According to a study by the W.K. Kellogg Foundation on Racial Equity, the U.S. stands to realize an $8 trillion gain in GDP just by closing the U.S. racial equity gap. This is more than the current GDP of every country in the world except the U.S. and China.

The Minority Wealth Commission has three key objectives: (1) to raise a series of minority wealth investment funds targeted toward creating wealth in minority communities, (2) to reduce the startup capital gap for entrepreneurs of color, and (3) to increase Assets Under Management (AUM) for diverse fund managers and increase the number of diverse fund managers in the industry.

“The United States Hispanic Chamber of Commerce (USHCC) joins the Minority Wealth Commission in recognizing and highlighting the importance of creating wealth in our minority business community,” said Ramiro A. Cavazos, President and CEO of the U.S. Hispanic Chamber of Commerce. “As we know, there are 8 million minority-owned small businesses that form the backbone of our American economy. We must create real change to transform our minority entrepreneurs by investing in our businesses through increased corporate procurement, federal contracting, access to capital, and private equity, in order to prioritize more businesses for our African-American, Hispanic, Asian, and more minority entrepreneurs.”

To facilitate investment in minority communities, the Minority Wealth Commission is focused on strategies that stimulate economic opportunity and mobility, encourage entrepreneurship, expand quality educational opportunities, and ultimately eradicate the racial wealth gap. The MWC is leading an effort to level-set capital investment parity for minority businesses and next-generation entrepreneurs of color that can expand our economy and impact our communities.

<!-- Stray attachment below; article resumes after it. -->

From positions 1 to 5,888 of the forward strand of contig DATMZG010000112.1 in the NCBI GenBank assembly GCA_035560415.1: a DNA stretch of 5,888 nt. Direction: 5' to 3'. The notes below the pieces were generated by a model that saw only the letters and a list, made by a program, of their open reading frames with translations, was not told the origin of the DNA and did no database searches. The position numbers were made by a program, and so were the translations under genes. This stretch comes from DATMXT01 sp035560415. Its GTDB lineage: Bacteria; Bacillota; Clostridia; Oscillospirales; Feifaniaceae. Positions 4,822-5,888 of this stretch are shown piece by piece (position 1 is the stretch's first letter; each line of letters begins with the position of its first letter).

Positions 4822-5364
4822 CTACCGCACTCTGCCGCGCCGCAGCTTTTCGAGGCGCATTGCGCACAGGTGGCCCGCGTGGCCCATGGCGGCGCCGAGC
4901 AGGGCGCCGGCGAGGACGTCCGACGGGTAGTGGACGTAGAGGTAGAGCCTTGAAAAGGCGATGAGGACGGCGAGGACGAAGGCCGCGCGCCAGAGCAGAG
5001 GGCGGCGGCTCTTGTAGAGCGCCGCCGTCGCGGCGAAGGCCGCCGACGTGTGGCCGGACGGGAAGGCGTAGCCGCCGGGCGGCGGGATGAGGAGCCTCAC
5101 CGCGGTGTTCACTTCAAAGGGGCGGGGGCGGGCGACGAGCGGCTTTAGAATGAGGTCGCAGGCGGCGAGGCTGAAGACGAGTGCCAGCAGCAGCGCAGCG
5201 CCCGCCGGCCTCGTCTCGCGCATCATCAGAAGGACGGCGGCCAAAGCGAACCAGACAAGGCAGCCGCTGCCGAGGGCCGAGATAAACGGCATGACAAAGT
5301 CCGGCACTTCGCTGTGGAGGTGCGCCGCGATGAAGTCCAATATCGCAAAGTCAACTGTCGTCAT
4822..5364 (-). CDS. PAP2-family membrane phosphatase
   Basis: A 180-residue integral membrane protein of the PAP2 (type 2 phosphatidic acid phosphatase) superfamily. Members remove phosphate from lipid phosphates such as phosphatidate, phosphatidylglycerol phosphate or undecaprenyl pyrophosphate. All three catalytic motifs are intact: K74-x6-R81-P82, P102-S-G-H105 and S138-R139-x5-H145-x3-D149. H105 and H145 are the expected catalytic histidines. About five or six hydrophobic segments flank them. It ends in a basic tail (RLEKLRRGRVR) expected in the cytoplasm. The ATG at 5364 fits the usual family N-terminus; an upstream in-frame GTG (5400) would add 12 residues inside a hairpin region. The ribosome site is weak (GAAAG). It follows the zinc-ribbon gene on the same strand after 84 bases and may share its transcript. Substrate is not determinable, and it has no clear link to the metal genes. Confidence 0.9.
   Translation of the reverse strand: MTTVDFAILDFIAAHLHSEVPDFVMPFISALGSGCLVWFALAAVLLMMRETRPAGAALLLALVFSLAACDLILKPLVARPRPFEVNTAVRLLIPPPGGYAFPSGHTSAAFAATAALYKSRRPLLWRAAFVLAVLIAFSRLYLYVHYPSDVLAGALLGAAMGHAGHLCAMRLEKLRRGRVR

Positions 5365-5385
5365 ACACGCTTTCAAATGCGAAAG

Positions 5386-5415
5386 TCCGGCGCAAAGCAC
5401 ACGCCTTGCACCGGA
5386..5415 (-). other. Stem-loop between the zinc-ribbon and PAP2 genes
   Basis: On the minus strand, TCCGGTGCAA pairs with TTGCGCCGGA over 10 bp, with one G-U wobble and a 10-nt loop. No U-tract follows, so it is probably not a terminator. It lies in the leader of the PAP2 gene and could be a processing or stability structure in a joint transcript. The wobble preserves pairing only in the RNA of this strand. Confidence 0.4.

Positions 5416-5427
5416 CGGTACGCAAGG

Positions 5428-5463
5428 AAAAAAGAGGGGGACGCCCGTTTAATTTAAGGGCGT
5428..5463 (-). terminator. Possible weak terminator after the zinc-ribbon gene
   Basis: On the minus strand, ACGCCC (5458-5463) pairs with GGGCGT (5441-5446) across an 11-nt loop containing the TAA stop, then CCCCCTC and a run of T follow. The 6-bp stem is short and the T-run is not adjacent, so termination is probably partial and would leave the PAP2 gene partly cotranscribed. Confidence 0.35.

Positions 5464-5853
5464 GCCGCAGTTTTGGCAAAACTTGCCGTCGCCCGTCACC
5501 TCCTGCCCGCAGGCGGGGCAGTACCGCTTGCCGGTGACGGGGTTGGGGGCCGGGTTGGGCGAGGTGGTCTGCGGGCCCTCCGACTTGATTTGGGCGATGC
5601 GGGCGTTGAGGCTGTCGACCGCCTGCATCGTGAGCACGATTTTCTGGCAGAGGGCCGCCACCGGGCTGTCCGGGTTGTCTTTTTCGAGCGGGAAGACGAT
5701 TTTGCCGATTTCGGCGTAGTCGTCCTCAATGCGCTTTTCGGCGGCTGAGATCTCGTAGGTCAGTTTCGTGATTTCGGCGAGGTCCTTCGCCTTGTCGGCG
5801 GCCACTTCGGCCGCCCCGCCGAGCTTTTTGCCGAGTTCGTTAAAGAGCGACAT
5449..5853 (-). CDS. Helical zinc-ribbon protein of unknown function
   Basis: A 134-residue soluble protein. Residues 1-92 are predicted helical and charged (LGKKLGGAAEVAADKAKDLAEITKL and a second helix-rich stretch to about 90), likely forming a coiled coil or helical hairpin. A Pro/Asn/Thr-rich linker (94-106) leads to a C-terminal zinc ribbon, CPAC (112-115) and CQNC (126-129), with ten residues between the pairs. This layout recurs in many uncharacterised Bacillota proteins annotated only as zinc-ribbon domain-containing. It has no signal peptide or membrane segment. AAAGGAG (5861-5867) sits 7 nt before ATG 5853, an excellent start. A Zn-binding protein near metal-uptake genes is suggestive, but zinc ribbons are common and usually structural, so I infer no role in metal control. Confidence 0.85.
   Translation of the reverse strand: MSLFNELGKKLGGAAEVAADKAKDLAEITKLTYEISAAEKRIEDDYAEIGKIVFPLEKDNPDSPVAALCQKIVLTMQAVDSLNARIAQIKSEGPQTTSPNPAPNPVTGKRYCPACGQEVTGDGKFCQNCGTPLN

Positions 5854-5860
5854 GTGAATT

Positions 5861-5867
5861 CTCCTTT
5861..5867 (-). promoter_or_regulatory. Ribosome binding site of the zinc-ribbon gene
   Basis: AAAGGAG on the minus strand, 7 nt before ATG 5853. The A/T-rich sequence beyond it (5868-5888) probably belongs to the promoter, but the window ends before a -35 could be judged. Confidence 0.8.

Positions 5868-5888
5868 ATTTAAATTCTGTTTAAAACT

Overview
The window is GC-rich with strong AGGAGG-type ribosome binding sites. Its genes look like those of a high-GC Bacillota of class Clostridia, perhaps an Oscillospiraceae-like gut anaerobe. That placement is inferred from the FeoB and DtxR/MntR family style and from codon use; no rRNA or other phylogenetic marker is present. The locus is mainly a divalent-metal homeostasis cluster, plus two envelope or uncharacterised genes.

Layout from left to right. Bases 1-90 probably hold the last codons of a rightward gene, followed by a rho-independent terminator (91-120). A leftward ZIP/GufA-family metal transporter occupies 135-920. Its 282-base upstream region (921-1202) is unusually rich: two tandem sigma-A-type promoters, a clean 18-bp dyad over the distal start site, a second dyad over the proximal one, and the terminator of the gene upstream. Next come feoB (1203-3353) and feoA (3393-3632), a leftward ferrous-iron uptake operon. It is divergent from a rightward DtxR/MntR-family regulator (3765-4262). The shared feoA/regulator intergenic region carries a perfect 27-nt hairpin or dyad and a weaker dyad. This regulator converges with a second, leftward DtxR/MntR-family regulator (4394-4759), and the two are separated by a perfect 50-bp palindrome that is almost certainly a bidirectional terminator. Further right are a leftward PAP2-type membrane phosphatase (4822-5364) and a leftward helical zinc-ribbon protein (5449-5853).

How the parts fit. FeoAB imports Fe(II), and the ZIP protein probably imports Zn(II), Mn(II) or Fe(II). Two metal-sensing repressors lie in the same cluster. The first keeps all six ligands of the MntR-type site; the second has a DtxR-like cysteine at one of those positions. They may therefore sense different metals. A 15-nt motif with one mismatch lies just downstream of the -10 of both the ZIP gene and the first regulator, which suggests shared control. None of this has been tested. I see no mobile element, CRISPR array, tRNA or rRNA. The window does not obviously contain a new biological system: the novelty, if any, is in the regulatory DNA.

“Closing the RACIAL WEALTH GAP is an overriding issue of the NATION,” said Marc Morial, President of the National Urban League. “Lifting a generation of BLACK entrepreneurs by linking them to capital, connections, and contracts is a viable wealth gap closing strategy.”

“This fund represents transformative opportunities for minority-owned businesses, many disproportionately struggling from the devastating impacts of the pandemic,” said Delores Brown—Chairperson of the Clearinghouse CDFI Community Advisory Board—who also runs a nonprofit in South Los Angeles. “There is much work to be done to build a more equitable society. We hope to inspire other organizations and investors to take action.”

The Minority Wealth Commission and FVLCRUM Fund have already established a broad base of institutional and community partners dedicated to fundamental change for wealth creation in communities of color. This includes the National Urban League, the U.S. Hispanic Chamber of Commerce, and the U.S. Black Chambers, Inc., among several other organizations throughout the U.S.

Source: PrWeb.com

Tony O. Lawson


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LeBron James, Maverick Carter Raise $100M To Build a Media Empire

LeBron James and his longtime business partner Maverick Carter have reportedly launched a new venture to expand their media empire.

The pair raised $100 million to start the SpringHill Co., a conglomerate that aims to produce content from usually marginalized voices, Bloomberg Businessweek reported Thursday.

“When we talk about storytelling, we want to be able to hit home, to hit a lot of homes where they feel like they can be a part of that story,” James told the magazine. “And they feel like, Oh, you know what? I can relate to that.”

lebron james

With James as chairman and Carter as CEO, the firm combines the duo’s SpringHill Entertainment and Uninterrupted LLC, which have birthed entertainment projects such as a forthcoming “Space Jam” sequel and an HBO talk show, with a marketing agency called the Robot Co., according to Businessweek.

SpringHill was reportedly formed on the same day in March that the NBA suspended its season because of the coronavirus pandemic. But the ensuing lockdowns haven’t hampered the company’s early days — Carter recently inked a TV deal with Disney and has a basketball-themed Netflix film in the works, Businessweek reported.

James and Carter reportedly attended the same high school that James left to join the Cleveland Cavaliers in 2003. The pair worked together on “The Decision,” a live broadcast of James’ 2010 announcement that he was leaving Cleveland for the Miami Heat, Businessweek reported. They went on to start SpringHill Entertainment, which shares its name with the Akron, Ohio, apartment complex where James grew up.